once the two digits for the addends have * been assigned. First. digit). but not very efficient strategy and then improve on it. if the current letter-to-digit mapping solves * the puzzle.– 11 – Solving cryptarithmetic puzzles Newspapers and magazines often have cryptarithmetic puzzles of the form: SEND + MORE MONEY The goal here is to assign each letter a digit from 0 to 9 so that the arithmetic works out correctly. This version is easy to write. return false to trigger backtracking And here is the code at the heart of the recursive program (other code was excluded for clarity): /* ExhaustiveSolve * --------------* This is the "not-very-smart" version of cryptarithmetic solver. create a list of all the characters that need assigning to pass to Solve If all characters are assigned. we take the first letter from that list. consider the first unassigned character for (every possible choice among the digits not in use) make that choice and then recursively try to assign the rest of the characters if recursion sucessful. } } return false. // checks arithmetic to see if works for (int digit = 0. If we manage to make a good assignment * that works. return true if !successful. In pseudocode.substr(1))) return true. we're done. digit)) { if (ExhaustiveSolve(puzzle. and no digit can be assigned to more than one letter. our first strategy will be: First. digit++) { // try all digits if (AssignLetterToDigit(lettersToAssign[0]. return true if puzzle is solved. there is no reason to try anything other than the correct * digit for the sum) yet it tries a lot of useless combos regardless. It takes * the puzzle itself (with the 3 strings for the two addends and sum) and a * string of letters as yet unassigned. since it uses a simple * approach (quite similar to permutations if you think about it) but it is * not so smart because it doesn't take into account the structure of the * puzzle constraints (for example.empty()) // no more choices to make return PuzzleSolved(puzzle). false otherwise Otherwise. */ bool ExhaustiveSolve(puzzleT puzzle. The rules are that all occurrences of a letter must be assigned the same digit. string lettersToAssign) { if (lettersToAssign. and * try assigning it the digits from 0 to 9 and then recursively working * through solving puzzle from here. // nothing worked. digit <= 9. If no more letters to assign * then we've hit a base-case. UnassignLetterFromDigit(lettersToAssign[0]. unmake assignment and try another digit if all digits have been tried and nothing worked. need to backtrack } . I will show you a workable. else we need to unassign that choice and try * another digit. lettersToAssign. we've succeeded. otherwise we return false to trigger backtracking * If we have letters to assign.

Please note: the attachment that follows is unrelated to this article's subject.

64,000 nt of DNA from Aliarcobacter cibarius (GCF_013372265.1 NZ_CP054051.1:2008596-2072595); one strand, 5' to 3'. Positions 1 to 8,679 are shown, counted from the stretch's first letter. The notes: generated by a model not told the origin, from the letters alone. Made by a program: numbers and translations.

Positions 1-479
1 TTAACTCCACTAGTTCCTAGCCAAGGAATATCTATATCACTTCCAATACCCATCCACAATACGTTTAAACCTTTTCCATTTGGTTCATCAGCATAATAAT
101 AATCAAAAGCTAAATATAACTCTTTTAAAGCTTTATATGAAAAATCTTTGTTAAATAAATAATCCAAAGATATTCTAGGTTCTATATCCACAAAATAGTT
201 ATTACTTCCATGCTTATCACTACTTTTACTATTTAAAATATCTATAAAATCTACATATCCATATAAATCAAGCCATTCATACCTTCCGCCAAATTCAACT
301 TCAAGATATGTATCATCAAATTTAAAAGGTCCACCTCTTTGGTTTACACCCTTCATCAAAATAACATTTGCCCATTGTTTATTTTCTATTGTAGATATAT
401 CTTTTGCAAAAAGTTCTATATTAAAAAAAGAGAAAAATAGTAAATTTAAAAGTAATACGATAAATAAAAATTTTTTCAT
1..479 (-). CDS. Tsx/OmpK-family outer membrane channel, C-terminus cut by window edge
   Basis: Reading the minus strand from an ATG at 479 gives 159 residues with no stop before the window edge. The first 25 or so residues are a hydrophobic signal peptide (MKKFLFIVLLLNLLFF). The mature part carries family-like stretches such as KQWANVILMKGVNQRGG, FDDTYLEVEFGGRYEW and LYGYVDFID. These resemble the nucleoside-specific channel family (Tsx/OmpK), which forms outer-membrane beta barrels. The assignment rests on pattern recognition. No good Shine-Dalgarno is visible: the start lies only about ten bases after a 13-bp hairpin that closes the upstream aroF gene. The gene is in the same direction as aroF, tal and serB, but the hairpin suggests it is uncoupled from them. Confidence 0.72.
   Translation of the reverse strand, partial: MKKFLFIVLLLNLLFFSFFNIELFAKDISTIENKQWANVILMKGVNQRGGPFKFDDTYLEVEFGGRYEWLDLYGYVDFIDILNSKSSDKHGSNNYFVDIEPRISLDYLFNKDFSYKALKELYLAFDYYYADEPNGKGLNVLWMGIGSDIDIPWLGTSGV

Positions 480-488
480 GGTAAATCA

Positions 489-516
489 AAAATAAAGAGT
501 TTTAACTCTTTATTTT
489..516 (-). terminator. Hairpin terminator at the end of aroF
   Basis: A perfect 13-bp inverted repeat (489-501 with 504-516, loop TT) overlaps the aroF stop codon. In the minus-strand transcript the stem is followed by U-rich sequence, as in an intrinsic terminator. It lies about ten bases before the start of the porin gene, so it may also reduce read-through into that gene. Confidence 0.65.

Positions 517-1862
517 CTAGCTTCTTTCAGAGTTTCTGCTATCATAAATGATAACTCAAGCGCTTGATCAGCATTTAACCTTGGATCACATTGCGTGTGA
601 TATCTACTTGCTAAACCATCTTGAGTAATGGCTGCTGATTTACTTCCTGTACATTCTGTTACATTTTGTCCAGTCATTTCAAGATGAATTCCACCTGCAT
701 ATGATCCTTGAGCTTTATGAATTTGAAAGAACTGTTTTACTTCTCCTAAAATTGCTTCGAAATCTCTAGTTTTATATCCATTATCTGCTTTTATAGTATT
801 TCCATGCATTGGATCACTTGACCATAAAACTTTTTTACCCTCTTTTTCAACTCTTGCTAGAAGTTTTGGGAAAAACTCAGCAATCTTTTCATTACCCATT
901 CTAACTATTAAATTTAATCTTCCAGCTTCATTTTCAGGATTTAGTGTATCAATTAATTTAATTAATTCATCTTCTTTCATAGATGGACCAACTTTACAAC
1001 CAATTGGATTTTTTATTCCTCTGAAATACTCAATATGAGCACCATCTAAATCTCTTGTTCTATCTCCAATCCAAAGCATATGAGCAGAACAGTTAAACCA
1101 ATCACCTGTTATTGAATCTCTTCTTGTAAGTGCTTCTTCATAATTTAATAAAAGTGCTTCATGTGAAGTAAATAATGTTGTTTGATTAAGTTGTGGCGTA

if we assign the characters starting from the ones place and moving to the left. but the same general design: Start by examining the rightmost digit of the topmost row. if success return true return false to trigger backtracking Path finding Chapter 6 of the reader does an excellent job working through another recursive backtracking example. we can verify the correctness of what we have so far before we continue onwards. return true if !successful. return false If char unassigned & correct digit already used. and so on. return true if no carry. but it's another illustrative problem worth studying and mastering. A smarter algorithm could take into account the structure of the puzzle and avoid going down dead-end paths." . it pretty much just creates all arrangements of the mapping from characters to digits and tries each until one works or all have been unsuccessfully tried. return false If char unassigned & correct digit unused. you wrote an iterative breadth-first solver. then for (every possible choice among the digits not in use) make that choice and then on row beneath this one. For example. just recur on row beneath this one. recur on next column to the left with carry. For assignment 2. efficiency.– 12 – The algorithm above actually has a lot in common with the permutations algorithm. The version in chapter 6 is a recursive depth-first solver. "In order to understand recursion. false otherwise If we are currently trying to assign a char in one of the addends If char already assigned. in terms of coding ease. this could take a while. unmake assignment and try another digit return false if no assignment worked to trigger backtracking Else if trying to assign a char in the sum If char assigned & matches correct. at each stage. This definitely complicates the code but leads to a tremendous improvement in efficiency. with a carry of 0 If we are beyond the leftmost digit of the puzzle. For a large puzzle. I won't repeat the maze discussion here. adding value into sum If not assigned. solving power. making it much more feasible to solve large puzzles. if success return true If char assigned & doesn't match. It is interesting to think about how the two strategies differ. finding a path through a maze. if successful. one must first understand recursion. Our pseudocode in this case has more special cases. assign it and recur on next column to left with carry.